“…I had formed the habit of working in my studio almost every single day. Rain or shine, eager or dragging my feet, I just plain forced myself to work.” —Anne Truitt (Daybook, p. 126)
When I was in second grade, I read Madeleine L’Engle’s A Wrinkle in Time. The novel taught me to think beyond what teachers, parents and ministers said was real. Because of A Wrinkle in Time, I embraced my imagination as a gift instead of the thing that made me odd and often got me in trouble with grown-ups.
I met L’Engle several times during her lifetime. At the first event, she said something that still helps me write every day:
“Success is thin unless we can be committed to drudgery.”
Wow. The woman responsible for the book that opened my mind also had to slog through the boring parts.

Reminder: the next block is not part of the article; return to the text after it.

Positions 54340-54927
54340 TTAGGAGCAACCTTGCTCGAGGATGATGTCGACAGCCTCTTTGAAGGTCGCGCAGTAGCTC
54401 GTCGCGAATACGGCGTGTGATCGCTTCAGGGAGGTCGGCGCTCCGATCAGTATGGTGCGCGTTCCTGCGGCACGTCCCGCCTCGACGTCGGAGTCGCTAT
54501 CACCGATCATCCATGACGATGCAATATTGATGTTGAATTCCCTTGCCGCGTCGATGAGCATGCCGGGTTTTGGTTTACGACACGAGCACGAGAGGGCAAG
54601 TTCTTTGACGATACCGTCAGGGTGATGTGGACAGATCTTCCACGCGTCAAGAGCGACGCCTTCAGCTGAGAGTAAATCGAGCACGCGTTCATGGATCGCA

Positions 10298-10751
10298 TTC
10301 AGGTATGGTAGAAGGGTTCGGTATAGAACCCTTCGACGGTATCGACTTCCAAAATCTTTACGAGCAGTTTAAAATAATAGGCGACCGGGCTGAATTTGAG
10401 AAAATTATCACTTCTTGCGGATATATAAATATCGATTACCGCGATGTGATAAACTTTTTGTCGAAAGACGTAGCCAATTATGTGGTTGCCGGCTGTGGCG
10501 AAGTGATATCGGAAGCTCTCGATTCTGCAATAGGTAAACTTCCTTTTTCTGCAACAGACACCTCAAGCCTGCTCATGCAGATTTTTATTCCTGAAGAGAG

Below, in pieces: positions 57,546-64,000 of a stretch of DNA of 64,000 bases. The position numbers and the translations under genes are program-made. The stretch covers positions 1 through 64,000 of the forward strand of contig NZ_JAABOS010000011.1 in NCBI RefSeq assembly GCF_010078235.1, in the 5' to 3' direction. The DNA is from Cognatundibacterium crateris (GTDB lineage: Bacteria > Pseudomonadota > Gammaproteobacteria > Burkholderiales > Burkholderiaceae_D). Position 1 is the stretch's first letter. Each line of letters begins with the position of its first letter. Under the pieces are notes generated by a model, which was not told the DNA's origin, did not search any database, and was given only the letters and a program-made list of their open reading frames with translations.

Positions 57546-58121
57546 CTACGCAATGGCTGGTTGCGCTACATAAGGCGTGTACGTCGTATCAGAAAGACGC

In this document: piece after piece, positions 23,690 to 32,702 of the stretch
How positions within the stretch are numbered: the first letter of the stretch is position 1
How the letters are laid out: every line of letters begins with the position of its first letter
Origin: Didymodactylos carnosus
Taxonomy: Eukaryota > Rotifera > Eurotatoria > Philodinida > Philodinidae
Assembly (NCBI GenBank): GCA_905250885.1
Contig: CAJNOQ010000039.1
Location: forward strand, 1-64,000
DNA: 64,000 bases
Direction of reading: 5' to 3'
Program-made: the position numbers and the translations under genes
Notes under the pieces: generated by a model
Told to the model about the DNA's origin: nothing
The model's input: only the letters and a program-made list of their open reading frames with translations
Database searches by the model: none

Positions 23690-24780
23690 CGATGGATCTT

Being a writer is about showing up and writing, whether we feel like it or not. We scribble down the words before they disappear from our heads. Then we change them. Sometimes we get lucky, and while we’re wading through the muck, inspiration hits and sets our imagination on fire.
Both the artist Anne Truitt and the author Madeleine L’Engle found the secret to success: work hard. For them, making art was a habit. They created daily, no matter what.
My advice? Go and do likewise!